As a single parent, you may qualify for free or reduced-fee childcare services on campus. See if your school participates in the Child Care Access Means Parents in School Program (CCAMPIS). Low-income parents who qualify to receive a Federal Pell Grant are eligible for this program. CCAMPIS provides support to low-income parents in the form of on-campus childcare services.

You can also look into the Head Start Program or the Child Care Development Fund, which help low-income families. Both options provide assistance for childcare.

In addition, many colleges and universities have on-site daycare services available at daily or monthly rates.

Single Parent Veterans Educational Resources

The U.S. Department of Veterans Affairs offers education benefits for veterans and their dependents, such as training and tuition assistance.

A woman in a white t-shirt and denim overalls holds her small child in her arms as she reads important materials from her laptop computer.

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You Got This!

When you decide to go back to school as a single parent, you're making a big commitment that will affect you and your family. Be sure to research all your options and address any concerns before making any final decisions.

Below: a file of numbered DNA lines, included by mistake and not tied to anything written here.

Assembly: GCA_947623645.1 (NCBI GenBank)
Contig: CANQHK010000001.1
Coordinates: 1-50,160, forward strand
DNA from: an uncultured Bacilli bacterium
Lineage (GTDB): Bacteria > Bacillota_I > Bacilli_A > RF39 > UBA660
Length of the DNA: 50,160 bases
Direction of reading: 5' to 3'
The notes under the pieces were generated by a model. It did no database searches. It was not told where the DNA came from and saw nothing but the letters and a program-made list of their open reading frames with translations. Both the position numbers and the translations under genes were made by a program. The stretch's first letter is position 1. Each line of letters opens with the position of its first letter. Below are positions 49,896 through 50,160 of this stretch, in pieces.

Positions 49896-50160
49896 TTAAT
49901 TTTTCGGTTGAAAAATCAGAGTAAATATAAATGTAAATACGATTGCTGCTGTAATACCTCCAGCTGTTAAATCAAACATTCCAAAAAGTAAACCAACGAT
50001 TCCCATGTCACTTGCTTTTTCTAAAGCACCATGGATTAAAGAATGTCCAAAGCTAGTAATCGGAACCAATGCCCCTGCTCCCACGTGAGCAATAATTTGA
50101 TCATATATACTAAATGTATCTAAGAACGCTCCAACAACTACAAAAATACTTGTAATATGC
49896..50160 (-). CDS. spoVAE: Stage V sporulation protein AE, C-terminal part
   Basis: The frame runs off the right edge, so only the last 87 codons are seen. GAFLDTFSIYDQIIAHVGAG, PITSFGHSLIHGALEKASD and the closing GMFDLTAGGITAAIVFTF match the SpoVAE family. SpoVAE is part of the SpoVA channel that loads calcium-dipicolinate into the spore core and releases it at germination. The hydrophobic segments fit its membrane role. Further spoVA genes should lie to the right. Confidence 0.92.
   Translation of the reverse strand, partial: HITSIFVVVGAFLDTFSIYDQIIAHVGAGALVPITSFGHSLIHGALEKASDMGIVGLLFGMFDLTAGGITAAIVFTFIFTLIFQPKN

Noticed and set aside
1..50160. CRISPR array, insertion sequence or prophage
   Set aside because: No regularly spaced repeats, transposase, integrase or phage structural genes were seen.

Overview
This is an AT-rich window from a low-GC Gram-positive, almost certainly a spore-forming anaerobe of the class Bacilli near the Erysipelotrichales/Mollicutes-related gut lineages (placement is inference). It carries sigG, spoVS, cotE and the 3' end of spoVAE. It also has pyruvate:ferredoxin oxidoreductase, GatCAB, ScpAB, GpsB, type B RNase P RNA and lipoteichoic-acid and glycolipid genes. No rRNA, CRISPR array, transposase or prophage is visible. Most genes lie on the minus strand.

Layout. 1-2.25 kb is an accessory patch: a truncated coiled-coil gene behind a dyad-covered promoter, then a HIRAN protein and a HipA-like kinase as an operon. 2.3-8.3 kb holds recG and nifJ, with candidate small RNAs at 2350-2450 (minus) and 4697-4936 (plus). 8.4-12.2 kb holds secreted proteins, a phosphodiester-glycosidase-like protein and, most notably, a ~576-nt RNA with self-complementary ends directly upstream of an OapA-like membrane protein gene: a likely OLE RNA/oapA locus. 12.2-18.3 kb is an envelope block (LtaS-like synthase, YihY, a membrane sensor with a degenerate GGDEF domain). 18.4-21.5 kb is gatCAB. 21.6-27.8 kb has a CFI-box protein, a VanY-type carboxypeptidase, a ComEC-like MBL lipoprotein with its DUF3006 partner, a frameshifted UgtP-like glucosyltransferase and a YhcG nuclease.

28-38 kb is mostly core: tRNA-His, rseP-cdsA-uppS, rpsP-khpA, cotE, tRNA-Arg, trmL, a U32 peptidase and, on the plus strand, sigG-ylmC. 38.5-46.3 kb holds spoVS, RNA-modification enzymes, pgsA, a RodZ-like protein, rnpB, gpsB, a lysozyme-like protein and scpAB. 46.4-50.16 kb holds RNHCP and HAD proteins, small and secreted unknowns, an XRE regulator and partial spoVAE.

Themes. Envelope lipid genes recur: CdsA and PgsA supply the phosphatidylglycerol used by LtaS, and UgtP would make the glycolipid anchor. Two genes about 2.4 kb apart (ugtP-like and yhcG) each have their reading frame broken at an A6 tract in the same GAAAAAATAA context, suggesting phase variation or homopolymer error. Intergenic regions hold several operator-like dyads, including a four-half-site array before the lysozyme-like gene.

Speak with an enrollment advisor at the college or university you plan on attending. They can help answer any questions you may have concerning loans, grants, or scholarships. They may also be able to point out some great options and resources available to you as a single parent.

There's no question that returning to school as a single parent will be challenging. But with a lot of determination on your part — combined with support from family, friends, advisors, professors, and peers — you have a great chance at being successful and improving the long-term financial outlook for you and your family.

Editor's Note: This article contains general information and is not intended to be a substitute for professional advice. Please consult a professional advisor before making decisions about financial issues.

Feature Image: MoMo Productions / Getty Images